I ran into this not so long ago besmirching Microsoft’s lack of “SOA Strategy”.
Straight off the bat, the slant is apparent:
“Microsoft doesn’t enjoy the best reputation in the tech community as what you might call a “team player.” Part of this is the open source community’s doing: They’re vocal and they value open code, which obviously hasn’t been a big priority for Microsoft.”
And the other big players that are buying everything that have an “S” in their name, that is called being a “team player”? Give me a break.
Other nameless bashers are brought to bear as well:
“The problem is, many technologists say Microsoft is being a bit vague and noncommittal about SOA. They wonder if Microsoft even has a real strategy for a service-based architecture.”
Seeing as the industry hasn’t even agreed on what is, or isn’t SOA, I’d say that the industry as a whole is “being a bit vague”. Is it about technology? Business? Both? In what way is it different from Enterprise Architecture? Solutions Architecture? Heck, we at the International Association of Software Architects [IASA] are still trying to help get a handle on just the “A” - Architecture.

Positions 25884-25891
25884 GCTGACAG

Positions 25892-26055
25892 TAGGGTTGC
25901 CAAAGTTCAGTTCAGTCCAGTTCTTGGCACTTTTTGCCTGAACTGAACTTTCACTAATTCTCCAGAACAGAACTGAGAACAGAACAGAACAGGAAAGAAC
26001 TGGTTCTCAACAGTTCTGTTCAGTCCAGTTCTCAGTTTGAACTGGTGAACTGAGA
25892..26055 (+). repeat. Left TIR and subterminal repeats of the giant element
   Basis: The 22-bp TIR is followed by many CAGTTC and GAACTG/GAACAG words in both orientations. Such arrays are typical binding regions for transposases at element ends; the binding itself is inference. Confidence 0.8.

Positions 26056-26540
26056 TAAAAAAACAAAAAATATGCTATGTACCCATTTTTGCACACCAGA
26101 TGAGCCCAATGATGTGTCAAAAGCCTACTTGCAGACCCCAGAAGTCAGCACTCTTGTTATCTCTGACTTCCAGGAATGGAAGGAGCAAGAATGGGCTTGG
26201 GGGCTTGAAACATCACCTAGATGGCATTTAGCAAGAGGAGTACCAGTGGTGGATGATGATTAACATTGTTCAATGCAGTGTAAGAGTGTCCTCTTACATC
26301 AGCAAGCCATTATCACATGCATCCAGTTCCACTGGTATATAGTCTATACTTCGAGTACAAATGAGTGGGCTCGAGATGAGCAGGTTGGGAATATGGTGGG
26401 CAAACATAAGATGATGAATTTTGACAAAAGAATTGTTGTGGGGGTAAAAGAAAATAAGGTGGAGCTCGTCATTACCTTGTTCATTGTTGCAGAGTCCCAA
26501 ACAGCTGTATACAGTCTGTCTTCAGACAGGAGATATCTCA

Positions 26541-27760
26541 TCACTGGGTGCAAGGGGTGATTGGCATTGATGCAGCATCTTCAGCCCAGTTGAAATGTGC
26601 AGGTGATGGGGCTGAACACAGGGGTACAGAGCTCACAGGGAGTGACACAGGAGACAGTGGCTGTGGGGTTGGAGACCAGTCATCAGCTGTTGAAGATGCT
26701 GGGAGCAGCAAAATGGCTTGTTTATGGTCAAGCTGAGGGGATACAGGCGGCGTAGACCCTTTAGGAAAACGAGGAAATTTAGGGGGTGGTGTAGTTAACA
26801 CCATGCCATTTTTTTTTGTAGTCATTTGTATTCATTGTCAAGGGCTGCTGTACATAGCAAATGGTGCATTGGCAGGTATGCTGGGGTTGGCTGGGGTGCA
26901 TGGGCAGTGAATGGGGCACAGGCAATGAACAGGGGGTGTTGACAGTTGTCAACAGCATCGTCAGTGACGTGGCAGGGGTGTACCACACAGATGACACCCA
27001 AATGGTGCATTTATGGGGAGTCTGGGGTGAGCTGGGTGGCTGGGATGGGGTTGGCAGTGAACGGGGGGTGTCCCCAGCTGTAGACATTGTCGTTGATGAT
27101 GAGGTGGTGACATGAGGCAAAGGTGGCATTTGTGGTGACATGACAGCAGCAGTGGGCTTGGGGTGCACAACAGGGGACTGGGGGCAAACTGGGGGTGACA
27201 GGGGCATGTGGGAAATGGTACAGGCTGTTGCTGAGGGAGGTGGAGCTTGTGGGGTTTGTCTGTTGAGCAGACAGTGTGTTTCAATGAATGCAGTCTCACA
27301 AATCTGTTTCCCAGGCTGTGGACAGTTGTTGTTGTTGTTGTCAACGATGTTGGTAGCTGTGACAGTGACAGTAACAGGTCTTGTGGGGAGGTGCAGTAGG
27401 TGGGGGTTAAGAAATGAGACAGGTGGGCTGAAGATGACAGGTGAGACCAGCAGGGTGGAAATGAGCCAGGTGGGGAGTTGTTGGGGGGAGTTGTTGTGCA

Here’s some more:
“I think what’s confusing matters is Microsoft’s inability, thus far, to reconcile SOA’s demands for open code and standards with a business model that’s thrived on proprietary solutions.”
Given that we haven’t agreed what SOA is, stating that it “demands … open code” is something of a stretch. More so when we realize that architecture is primarily independent of technology. Code, open or otherwise, has little impact on whether a given architecture is service-oriented or not.
The piece also points to Eric Roch’s post which brings in the whole ESB debacle. Using yet another ill-defined TLA to bring clarity to SOA, yep, that’s the ticket.
Look, I’ve never been one to applaud Microsoft’s SOA efforts. But then again, I’ve never done that for any vendor or consulting firm. I wouldn’t trust any vendor with defining strategy for my clients, be that SOA strategy or anything else. You wouldn’t expect a vendor to come in, take a look around, and say, “Our products are simply incompatible with the way you do business here, goodbye.” even if that is the reality. So I really don’t understand what all the ruckus is about.